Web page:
Despite Moses’ clear idolisation of God, God remains humble. The back of God is shown, his presence is felt as it passes by, but God’s face remains a mystery. Perhaps God is shying away from fans, hopeful to keep some privacy. God refrains from showing face to hundreds of followers, needing not to be reduced to a single image suspended in memory. It is doubtful that God would have brandished a #selfie over the internet.

With this in mind, could one even argue that our Jewish tradition is so grounded in the aural that it leaves little room for the visual? Not really…For just last week we read about all the intricacies of the mishkan, to be beautifully decorated and ornate, and the garments of the high priest, made explicitly from the finest materials. Even our creation is one of vision. We are made in God’s image, we are visual, a piece of God’s art work. From this I am left wondering, should the selfie be embraced or vehemently discouraged in Judaism?

Whilst the selfie was not a global phenomenon in the times of Buber and Levinas, our modern Jewish thinkers pondered greatly over the legitimacy of representing humans in  art work, or whether doing so was creating a form of idolatry.

Buber, famous for his teaching of I – thou relationships, where human life finds meaningfulness in relationships, believes that art where the subject is not fixed for the spectator, creates dialogue. Art craves a partner in the process of unending dialogue to uncover its many fluid meanings. It only comes to life, becomes real, when it is in relation to us.

In this sense our selfies with their countless likes and comments could be a forum for dialogue and relationships, ultimately bringing meaning to life. Or rather, more likely, is the selfie not open to any interpretation, is its meaning fixed? Is the selfie devoid of the dialogue of an I – thou relationship? Does the selfie, in fact, create an I – I relationship?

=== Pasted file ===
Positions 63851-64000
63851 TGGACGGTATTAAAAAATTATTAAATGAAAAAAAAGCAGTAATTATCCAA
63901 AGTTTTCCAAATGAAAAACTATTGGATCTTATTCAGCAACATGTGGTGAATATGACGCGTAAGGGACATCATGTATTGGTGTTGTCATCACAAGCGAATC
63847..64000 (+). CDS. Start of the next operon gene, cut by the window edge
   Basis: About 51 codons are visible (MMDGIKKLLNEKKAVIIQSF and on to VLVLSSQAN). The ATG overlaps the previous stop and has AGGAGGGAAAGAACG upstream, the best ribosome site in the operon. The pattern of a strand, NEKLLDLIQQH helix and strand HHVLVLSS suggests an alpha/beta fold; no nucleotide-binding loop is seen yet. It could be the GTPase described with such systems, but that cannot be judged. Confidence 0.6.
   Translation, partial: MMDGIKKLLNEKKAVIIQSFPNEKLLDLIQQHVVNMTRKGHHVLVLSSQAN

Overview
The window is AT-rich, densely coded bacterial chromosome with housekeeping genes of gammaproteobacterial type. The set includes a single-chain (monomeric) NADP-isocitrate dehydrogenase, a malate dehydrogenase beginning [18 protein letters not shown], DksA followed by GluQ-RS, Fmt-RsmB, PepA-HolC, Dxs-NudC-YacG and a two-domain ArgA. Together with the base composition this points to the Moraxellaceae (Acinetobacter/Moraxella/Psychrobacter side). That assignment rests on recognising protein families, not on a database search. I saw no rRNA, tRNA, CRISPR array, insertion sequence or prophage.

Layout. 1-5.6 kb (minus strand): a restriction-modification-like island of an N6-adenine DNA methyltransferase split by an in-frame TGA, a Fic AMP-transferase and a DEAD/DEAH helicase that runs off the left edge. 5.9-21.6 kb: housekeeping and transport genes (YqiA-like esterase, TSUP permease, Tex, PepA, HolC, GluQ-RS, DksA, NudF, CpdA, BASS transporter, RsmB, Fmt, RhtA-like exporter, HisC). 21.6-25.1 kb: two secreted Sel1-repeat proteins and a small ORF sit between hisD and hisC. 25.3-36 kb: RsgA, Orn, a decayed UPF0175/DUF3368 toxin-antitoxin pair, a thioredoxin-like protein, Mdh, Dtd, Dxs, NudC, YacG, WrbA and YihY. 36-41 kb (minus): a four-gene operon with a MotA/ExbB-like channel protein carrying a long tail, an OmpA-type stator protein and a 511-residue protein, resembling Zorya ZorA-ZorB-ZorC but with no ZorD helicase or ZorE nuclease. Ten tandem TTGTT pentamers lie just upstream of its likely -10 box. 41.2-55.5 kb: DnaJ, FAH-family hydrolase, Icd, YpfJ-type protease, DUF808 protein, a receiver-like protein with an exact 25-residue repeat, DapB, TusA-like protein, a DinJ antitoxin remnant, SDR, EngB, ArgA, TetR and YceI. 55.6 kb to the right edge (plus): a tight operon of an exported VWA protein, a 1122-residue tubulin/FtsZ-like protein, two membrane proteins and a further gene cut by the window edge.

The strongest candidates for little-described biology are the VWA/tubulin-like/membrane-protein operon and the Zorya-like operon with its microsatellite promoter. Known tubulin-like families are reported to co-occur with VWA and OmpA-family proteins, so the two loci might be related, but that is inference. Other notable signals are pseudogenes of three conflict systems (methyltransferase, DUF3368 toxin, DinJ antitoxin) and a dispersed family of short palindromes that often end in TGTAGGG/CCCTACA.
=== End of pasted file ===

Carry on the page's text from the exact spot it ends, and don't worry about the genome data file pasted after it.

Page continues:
Levinas believes the fixed nature of a portrait, or in this case a selfie, acts as a mask to reality, cheating a person of their life and placing them in an eternally suspended future. The selfie therefore, objectifies a human being, turning them into an object devoid of soul and expression, a caricature. The image is not an image of them, yet it becomes more real than the reality. People are eternally suspended in their perfectly posed smiles, their true emotions never conveyed.

Today I declare the selfie as idolatry. For by declaring this as idolatry we name it to be plastic, unreal and suspended in time with no future. We realise that our worlds are more than the perfectly retouched photos of ourselves, displaying an unreal reality. We instead offer ourselves up to perception, allowing dialogue with a spectator to move our reality from potential, to actual existence.
May we think again before we brandish ourselves on the web. May we share what’s in our heads, our thoughts, our passions and our souls with those around us and not just our posed faces. May we take time to get to know our friends, not just as followers on social media, but as people who impact our lives and whose lives we impact, in a continuous I – thou dialogue. And may our worlds be ever flowing and changing, not held statically as we try to capture the perfect frame.


Student rabbi Hannah Kingston

The views expressed in this D’var Torah do not necessarily reflect the position of Leo Baeck College.